Veganism on dairy - obsessed India’s mind
India is the world’s largest producer of milk. It is a notable global player in milk production, contributing 22 per cent of the total. Regardless of COVID-19 outbreak, the milk production in India increased by six per cent in 2020. Having said that, let us discuss a new growing trend in India – Veganism.Updated: Oct 11, 2020, 13:12 IST
India is the world’s largest producer of milk. It is a notable global player in milk production, contributing 22 per cent of the total. Regardless of COVID-19 outbreak, the milk production in India increased by six per cent in 2020. Having said that, let us discuss a new growing trend in India – Veganism.
What is Veganism?
Veganism is the practice of eliminating the use of animal products, particularly from the diet. A person who practices this philosophy is known as a Vegan. However, most people confuse Vegan to the Vegetarian way of eating. A Vegan would abstain from eating dairy products, eggs, meat, etc, but a Vegetarian may consume dairy products, including milk, curd, ghee and butter. This dietary and lifestyle choice aims to control and prevent ‘cruelty’ inflicted on animals.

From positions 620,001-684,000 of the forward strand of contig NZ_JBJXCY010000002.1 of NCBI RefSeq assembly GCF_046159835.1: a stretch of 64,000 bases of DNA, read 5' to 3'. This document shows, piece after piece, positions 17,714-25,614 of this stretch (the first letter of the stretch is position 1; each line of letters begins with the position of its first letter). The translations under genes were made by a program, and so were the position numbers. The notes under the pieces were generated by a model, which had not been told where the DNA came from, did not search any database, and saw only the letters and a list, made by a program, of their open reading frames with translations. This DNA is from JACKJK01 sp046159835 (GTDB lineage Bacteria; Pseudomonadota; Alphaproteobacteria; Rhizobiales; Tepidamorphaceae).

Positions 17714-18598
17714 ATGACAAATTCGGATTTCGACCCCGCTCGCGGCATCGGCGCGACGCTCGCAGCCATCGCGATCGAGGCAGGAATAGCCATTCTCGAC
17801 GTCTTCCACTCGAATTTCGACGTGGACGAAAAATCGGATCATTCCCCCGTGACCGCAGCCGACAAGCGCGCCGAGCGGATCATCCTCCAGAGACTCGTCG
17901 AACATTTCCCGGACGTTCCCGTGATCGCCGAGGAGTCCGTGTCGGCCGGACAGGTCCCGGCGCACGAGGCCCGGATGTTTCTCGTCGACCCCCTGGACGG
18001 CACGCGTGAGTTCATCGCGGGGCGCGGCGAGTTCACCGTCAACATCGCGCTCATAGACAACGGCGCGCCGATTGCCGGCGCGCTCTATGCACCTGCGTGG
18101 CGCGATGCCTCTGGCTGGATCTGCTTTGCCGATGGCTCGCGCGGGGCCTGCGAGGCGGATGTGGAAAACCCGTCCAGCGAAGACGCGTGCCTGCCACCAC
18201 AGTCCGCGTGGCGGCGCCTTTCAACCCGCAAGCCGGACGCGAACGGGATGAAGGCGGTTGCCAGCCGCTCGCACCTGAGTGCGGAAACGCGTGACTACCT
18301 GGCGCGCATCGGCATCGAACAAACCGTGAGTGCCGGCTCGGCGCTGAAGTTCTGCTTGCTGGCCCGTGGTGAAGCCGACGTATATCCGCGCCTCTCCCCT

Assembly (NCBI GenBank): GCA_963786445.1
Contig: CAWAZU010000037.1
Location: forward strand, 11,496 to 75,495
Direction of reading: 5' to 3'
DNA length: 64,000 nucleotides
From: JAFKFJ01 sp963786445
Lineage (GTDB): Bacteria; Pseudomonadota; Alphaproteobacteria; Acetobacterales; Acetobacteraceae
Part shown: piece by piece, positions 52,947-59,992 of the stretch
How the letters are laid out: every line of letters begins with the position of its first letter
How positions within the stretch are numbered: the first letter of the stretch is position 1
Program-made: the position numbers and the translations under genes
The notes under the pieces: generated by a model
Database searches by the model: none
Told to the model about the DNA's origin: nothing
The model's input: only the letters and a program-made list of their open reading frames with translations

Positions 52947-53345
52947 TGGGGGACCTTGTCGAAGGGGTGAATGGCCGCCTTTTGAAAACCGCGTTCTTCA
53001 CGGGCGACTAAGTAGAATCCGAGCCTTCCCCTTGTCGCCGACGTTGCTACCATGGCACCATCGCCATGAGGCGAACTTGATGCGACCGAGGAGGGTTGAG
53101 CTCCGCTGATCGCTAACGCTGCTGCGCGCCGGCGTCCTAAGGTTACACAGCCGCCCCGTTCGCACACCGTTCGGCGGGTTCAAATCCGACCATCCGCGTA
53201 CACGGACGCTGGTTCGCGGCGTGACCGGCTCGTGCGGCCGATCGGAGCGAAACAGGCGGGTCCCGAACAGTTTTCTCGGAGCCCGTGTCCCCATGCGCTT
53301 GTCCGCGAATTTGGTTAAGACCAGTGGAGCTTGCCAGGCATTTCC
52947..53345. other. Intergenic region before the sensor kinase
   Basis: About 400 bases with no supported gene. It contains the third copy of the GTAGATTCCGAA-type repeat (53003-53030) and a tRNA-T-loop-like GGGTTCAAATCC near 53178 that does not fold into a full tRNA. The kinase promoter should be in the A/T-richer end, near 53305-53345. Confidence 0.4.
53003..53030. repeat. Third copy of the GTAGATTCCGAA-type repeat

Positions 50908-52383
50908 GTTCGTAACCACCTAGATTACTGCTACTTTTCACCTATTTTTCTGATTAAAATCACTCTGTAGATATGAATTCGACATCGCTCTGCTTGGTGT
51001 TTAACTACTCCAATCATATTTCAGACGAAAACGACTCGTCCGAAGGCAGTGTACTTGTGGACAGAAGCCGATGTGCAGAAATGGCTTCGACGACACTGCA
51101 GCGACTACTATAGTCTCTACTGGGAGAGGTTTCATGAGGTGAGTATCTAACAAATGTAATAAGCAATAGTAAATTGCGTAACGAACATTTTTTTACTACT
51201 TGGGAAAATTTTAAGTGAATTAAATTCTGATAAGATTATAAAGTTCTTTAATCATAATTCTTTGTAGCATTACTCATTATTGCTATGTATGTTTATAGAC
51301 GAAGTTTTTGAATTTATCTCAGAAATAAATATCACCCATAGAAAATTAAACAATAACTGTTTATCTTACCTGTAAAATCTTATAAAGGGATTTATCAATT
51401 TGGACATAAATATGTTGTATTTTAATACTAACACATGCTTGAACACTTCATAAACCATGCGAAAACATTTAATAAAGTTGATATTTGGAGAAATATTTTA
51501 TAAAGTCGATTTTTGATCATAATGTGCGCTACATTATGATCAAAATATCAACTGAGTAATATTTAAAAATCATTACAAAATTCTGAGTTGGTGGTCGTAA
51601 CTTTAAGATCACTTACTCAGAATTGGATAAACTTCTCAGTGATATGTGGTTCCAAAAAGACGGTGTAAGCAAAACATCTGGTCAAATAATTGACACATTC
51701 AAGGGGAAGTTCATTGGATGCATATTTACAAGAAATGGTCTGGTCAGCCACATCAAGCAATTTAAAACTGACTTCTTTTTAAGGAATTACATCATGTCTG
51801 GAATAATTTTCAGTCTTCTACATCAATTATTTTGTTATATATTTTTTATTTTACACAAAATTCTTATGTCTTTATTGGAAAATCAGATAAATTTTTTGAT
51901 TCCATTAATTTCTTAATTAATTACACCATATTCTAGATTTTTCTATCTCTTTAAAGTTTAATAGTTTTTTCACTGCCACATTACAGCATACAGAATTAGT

India’s shift towards Veganism
India has long been touted as the vegetarian capital of the world. And now, like the rest of the world, it is waking to the physical, ethical and economic benefits of plant-based, meat-and-dairy-free food. For several decades, India has been the dairy-loving country. Milk is an important and irreplaceable component of almost all Indian households. But the picture is changing now and veganism is increasingly being embraced.
Social media has a profound impact on all the social and political issues. How can Veganism go untouched? Social Media has played an undeniable role in portraying ‘cruelty’ inflicted on animals in the dairy and meat industries. This has been one of the strong reasons behind the quick uptake of the vegan cause.
Several celebrities admitted giving up on dairy products. Vegan influencers began to see the light of the day and garnered huge engagement on social media platforms. Thus, giving rise to an all new campaign and drifting the internet-savvy young generation to this new ethical and sustainable lifestyle. The overall impact of this was an adequate increase in number of Vegans in India.
To meet the growing demands, several restaurants and food companies introduced robust vegan-friendly eatables. Websites popped up offering a wide range of vegan products. Although major part of a typical Indian diet is plant-based, the odds that had to be substituted were ghee, butter, cheese, curd etc.
It is needless to say that this theory of lifestyle is not just behavioural, but also sustainable. Moreover, studies have shown that a well-balanced vegan diet can effortlessly provide all the nutrients.